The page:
Two movies: Barbie, directed by Greta Gerwig, and Oppenheimer, directed by Christopher Nolen are getting massive publicity before they come out because of a social media trend.
Why are these two movies sparking so much excitement, and will this help get people back into theaters?
It would be interesting to analyze the new era of film marketing and what made the marketing of these films successful.
To be fair, Barbie and Oppenheimer are very different films with (presumably) very different target audiences. An interesting angle to look at would be how the 'Barbenheimer' phenonmenon helped both these films, where instead of rivalling the two at the box office, it became a shared activity that helped both films with ticket sales.
Both directors have their individual fanbases and are known for making slightly out-of-box films, which may have what made them compatible. – Janhabi Mukherjee4 weeks ago
Adding to the note above, I think it might be good to also look at how watching the films back to back in whichever order you want might compliment some of the themes in the movies, to my understanding. I think, on top of the social media trending for these two movies, something about their storytelling, and perhaps overlapping of either story elements, camera work, or themes, likely also impacted the Barbenheimer phenomena, so, it may be worth the writer of this topic's time to look into those and see if it matches up with reaction to the Barbenheimer trend on social media. – Siothrún4 weeks ago
The subconscious is the basis of both Christopher Nolan’s movie Inception and is one of the most foundational theories created by the iconic Swiss psychiatrist. It would be interesting to see the correlations and the strands of ideas Nolan had taken from Jung’s work on the subconscious and applied it to the big stream. Taking a look at what are some of the "Easter Eggs" Nolan had within the film as an ode to Jungian thought.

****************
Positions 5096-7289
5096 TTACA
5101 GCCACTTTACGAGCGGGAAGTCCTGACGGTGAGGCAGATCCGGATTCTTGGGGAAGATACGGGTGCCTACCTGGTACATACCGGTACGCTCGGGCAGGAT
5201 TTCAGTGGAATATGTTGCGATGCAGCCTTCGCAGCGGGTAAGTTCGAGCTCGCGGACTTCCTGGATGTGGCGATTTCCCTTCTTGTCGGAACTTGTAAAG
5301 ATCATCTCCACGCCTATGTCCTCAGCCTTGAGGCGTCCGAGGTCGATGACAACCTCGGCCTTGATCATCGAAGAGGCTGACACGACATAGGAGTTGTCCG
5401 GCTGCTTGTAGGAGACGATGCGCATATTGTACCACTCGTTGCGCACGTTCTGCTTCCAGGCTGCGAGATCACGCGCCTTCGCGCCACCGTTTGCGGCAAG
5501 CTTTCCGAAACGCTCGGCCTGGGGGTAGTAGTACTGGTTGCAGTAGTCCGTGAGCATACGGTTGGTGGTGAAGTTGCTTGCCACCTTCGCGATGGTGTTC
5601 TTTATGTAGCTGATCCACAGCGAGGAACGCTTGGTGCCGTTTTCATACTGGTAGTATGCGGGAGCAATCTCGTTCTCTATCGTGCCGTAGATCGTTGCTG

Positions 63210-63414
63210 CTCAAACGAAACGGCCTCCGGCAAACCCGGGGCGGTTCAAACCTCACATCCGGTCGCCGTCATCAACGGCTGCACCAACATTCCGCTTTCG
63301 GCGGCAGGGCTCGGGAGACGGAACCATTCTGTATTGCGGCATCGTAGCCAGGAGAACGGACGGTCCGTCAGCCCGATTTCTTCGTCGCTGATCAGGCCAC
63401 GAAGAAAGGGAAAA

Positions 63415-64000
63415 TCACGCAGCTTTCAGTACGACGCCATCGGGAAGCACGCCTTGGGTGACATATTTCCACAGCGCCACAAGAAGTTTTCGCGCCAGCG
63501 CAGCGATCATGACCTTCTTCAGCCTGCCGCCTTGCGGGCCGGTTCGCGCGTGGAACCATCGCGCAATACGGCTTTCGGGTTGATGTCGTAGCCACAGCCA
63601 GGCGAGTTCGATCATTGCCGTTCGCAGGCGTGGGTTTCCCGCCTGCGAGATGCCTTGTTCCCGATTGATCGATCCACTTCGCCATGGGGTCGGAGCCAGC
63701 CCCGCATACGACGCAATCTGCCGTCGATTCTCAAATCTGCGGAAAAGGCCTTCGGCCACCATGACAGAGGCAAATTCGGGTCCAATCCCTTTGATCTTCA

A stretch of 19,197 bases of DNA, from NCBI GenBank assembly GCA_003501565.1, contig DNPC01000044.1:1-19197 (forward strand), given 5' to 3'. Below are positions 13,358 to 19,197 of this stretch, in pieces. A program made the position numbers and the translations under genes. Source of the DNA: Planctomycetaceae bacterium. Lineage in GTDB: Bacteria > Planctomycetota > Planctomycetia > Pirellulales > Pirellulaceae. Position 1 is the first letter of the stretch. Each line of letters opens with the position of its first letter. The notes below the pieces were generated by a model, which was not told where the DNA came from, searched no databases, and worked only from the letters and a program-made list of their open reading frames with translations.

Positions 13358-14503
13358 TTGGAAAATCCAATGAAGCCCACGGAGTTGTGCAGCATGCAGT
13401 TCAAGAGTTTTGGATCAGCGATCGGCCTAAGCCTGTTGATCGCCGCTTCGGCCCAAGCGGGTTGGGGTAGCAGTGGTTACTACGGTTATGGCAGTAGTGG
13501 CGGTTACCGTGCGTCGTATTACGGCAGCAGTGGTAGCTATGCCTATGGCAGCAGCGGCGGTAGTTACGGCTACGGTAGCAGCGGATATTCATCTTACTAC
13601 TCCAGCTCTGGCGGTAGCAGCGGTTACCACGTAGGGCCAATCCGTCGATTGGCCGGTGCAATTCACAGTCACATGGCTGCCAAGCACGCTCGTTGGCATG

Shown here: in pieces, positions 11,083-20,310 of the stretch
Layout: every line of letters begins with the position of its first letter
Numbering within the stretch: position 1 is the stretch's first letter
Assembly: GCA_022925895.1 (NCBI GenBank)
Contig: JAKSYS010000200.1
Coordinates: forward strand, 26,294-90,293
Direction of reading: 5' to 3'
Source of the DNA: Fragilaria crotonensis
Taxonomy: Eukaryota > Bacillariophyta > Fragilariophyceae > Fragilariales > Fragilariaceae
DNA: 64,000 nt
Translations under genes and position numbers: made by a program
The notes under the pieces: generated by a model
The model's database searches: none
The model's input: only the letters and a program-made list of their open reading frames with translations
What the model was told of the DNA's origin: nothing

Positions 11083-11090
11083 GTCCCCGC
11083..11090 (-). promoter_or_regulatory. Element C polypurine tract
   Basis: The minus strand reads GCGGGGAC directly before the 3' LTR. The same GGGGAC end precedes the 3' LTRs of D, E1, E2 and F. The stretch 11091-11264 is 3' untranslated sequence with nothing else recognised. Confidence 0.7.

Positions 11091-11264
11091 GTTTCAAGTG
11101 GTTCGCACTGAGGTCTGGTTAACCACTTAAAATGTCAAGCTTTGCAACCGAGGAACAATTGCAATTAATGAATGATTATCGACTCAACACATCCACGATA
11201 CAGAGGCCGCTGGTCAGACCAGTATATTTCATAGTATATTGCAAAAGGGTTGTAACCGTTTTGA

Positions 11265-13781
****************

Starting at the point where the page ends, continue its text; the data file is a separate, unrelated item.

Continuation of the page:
This sounds like a fun topic! I really admire Nolan's work, and I am sure he went to extensive lengths to connect the film to known psychiatric theory. Perhaps this topic would be even more interesting if we looked at other, less explicit, psychiatric, pshycological, or even philosophical connections that could be drawn from the film - whether they were intended connections or not. Consider the work of people like William James, Wegner, Wenzlaf, and Kozak to name a few. – jkillpack4 years ago
Uncut Gems is a Netflix original film about a jeweler Howard Ratner played by Adam Sandler who makes a high-stakes bet that could lead to the windfall of a lifetime but simultaneously could end up in his death.
We see throughout the film, Howard takes numerous unnecessary risks as a gambling addict. In the end, even as he wins, he is murdered in cold blood. In a traditional story, this would be a sad ending, a tragedy.
But, viewing the film in the modern era, as a tale not about flying too close to the sun and instead about the greatest catharsis, an ultimate victory, and the immediate cessation of future suffering.
Howard if he continued living would have inevitably found himself in trouble, his addiction had led him to his death after all, but in the film during his greatest high, he is quickly and painlessly removed from any potential of that feeling to be lost by. He dies with his victory.
Black Swan, the obsession with being the best at the cost of all else.
Tar and the abusive teacher
Whiplash, the synthesis of obsession and abuse leading to a sort of harmony.
The films concern the performing arts in their various forms, each taking a distinct POV. But all of them run a similar line of thought which is "But at what cost"
At what cost do we sacrifice our essential being to become, "a great" in Whiplash?
Consequently what price is too high for "perfection" in Tar, and who pays when the tab is due?
If we aren’t our accomplishments, who are we in Black Swan?
In a society driven by a consumptive need to be the best, how much is too much to attain it?
It may be interesting to have The Perfection and I, Tonya as part of this discussion - especially in regards to the kind of personal motivations that drive the need to be best - even apart from individual ambition. – Janhabi Mukherjee1 month ago
Explore regency era nostalgia and how it is a big part of contemporary culture. Also discuss the role of technology and how and why people yearn for the pre digital age.
Look at film and TV adaptations of the Regency era, such as Pride and Prejudice, Bridgerton, Emma, Becoming Jane, Belle, Sanditon, Death Comes to Pemberley, etc). Many of these are based on or around Jane Austen and her works. Discuss Austen’s influence on the Regency era and the subsequent rise in “Regencycore” in fashion and entertainment.